Tag Archives: HOTAS

Fighter Planes vs Racecars: same tech, same physical laws, same charm

Hands On Throttle And Stick, Variable Geometry Intakes, Movable Ailerons and Wings, Boundary Layer Control, etc. are only but few technologies common to Military Aviation and Formula One.

Aerodynamics is also the same, even if it is applied in reverse: while airfoils of cars’ surfaces are used to create a downforce needed to push the tyres onto the track, wings’ surfaces have to generate lift to sustain the aircraft’s weight. Everything is ruled by a simple physical principle: by having to travel different distances over the same time along the contours of an airfoil, air flow generates a difference in pressure: where distance is greater, speed has to be higher and pressure will be lower. As pressure tries to balance, a force in the direction of low pressure is generated. A modern F1 car is capable of developing +3.5 G lateral cornering accelaration while an aircraft can produce +9 G vertical accelerations.

However, not only technical things make the two worlds so similar:  both are based on teamwork, beyond the envelope research and endless practice and the “communion” is often sanctioned by the use of the same symbols. For instance, the famous symbol of Scuderia Ferrari, the black Prancing Horse, is the emblem that  the Italian WWI ace Francesco Baracca used on his planes and that it is currently used by many Italian Air Force units as the 4° Stormo.

Races between fighter planes and Formula One cars or Motorbikes have been organized too. One of the most famous ones took place on Dec. 11, 2003, at Grosseto airport, where the Ferrari F2003-GA piloted by six times world champion Michael Schumacher challenged the Eurofighter Typhoon flown by the astronaut (and former Italian Air Force test pilot) Maurizio Cheli.

The race between Schumacher’s Ferrari and the Eurofighter was not the first of its kind. The previous and most famous precedent dates back to 1981 when Gilles Villeneuve and other Formula 1 drivers, competed on the Istrana runways against the 51° Stormo’s F-104s. The race ended with a clear victory of the four wheels due to the fog that forced the airplanes to take off weighted down by extra tip and pylon tanks.

This event is still engraved in the memory of aviation and motoring enthusiasts and contributed to the Italian Air Force’s decision to present Ferrari with F-104G MM.6546/4-47, painted red overall with the team’s badge on the air intakes and re-coded 4-27 to represent the 4° Stormo (“4”) and the race number of the late Villeneuve’s Ferrari 126 CK Turbo (“27”). The fighter is still on display at the Fiorano course.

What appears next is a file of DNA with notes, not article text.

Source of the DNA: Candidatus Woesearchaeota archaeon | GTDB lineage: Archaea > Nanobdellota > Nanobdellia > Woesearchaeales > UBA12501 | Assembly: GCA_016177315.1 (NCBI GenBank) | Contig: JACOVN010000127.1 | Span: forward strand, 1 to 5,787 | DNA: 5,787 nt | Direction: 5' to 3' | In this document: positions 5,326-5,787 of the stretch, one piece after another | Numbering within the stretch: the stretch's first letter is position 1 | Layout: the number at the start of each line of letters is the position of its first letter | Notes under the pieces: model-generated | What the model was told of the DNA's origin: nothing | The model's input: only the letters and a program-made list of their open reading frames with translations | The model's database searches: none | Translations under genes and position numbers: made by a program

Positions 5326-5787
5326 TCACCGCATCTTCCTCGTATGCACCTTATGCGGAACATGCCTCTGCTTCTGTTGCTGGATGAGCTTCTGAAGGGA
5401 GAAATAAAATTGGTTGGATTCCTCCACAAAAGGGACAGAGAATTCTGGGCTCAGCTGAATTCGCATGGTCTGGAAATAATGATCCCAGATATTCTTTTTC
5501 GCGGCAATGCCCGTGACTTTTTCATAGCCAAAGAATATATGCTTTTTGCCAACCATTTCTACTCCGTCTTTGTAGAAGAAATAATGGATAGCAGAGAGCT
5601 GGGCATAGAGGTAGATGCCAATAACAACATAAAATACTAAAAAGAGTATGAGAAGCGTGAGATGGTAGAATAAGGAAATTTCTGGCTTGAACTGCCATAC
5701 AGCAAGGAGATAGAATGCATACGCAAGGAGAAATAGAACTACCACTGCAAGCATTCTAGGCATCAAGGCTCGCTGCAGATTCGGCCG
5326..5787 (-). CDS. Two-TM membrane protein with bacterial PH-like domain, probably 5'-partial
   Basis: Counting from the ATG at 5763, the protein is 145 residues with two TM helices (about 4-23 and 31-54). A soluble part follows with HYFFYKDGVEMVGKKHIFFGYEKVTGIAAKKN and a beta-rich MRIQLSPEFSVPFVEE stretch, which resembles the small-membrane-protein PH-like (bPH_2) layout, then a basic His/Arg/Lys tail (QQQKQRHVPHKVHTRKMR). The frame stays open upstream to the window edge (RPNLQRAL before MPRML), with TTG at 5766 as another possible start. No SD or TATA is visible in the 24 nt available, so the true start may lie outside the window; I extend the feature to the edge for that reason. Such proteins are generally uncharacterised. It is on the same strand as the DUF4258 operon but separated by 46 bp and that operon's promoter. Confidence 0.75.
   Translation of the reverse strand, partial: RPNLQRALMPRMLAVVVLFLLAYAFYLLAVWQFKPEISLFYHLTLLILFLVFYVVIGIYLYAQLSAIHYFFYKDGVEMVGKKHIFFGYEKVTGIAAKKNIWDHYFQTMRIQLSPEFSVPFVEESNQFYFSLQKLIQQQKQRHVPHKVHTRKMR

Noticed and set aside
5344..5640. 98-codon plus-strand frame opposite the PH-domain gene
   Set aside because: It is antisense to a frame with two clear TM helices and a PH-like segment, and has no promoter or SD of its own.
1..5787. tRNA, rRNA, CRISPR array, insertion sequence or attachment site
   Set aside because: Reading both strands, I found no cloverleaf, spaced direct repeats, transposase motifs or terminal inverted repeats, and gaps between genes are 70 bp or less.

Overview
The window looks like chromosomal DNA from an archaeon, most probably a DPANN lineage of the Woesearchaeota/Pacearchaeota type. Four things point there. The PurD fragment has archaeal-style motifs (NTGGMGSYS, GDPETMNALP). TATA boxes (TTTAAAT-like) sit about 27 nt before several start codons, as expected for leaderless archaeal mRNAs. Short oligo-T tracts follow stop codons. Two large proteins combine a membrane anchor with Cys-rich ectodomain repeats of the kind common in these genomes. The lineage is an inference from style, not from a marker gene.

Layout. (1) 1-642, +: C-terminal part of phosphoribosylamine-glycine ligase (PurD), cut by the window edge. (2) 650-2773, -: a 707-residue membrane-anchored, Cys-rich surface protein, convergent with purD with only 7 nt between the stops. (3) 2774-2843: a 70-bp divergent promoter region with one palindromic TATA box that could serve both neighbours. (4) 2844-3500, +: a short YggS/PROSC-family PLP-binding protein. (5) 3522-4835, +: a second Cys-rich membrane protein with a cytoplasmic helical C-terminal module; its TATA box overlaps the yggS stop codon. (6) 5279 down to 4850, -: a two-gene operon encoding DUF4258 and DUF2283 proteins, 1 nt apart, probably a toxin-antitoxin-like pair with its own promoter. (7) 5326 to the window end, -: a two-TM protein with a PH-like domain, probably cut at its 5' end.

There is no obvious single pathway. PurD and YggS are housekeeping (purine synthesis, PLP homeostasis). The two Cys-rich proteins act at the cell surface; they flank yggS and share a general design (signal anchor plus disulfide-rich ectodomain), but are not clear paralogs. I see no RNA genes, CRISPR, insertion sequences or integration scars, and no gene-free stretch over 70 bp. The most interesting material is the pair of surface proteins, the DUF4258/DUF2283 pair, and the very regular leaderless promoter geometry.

[Read also The Pagani Zonda Tricolore and the MV Agusta F4: the guest stars of the Rivolto airshow]

Dealing with motorbikes, in 2003, an Italian AF F-104 was painted with the red, white and black colors of the 10° Gruppo and boasted a flashy “999”  in homage to the 9° Stormo and to celebrate the twinning with the Ducati. The “999” is in fact a famous motorbike model of the Italian Racing Team which sports a similar colour scheme to the one devised for the special Starfighter. The special coloured aircraft was involved in a speed race against a Ducati 999 held in Grazzanise on Oct. 14, 2004.

[Read also the Lotus “Evora” S of the Italian Police on display at the Italian Armed Forces Day]

The following gallery cointains a small collection of images taken during races between fighter planes and racecars or during Open Days, air shows, public events and shootings during which cars or motorbikes (even in special colour schemes) were presented next to an airplane. Some are famous photographs released by companies and manufacturers during marketing campaigns while others were provided by the fighter pilots involved in the photo sessions. There are also pictures of historical automobiles owned by fighter squadrons and an image of the U-2 chase car.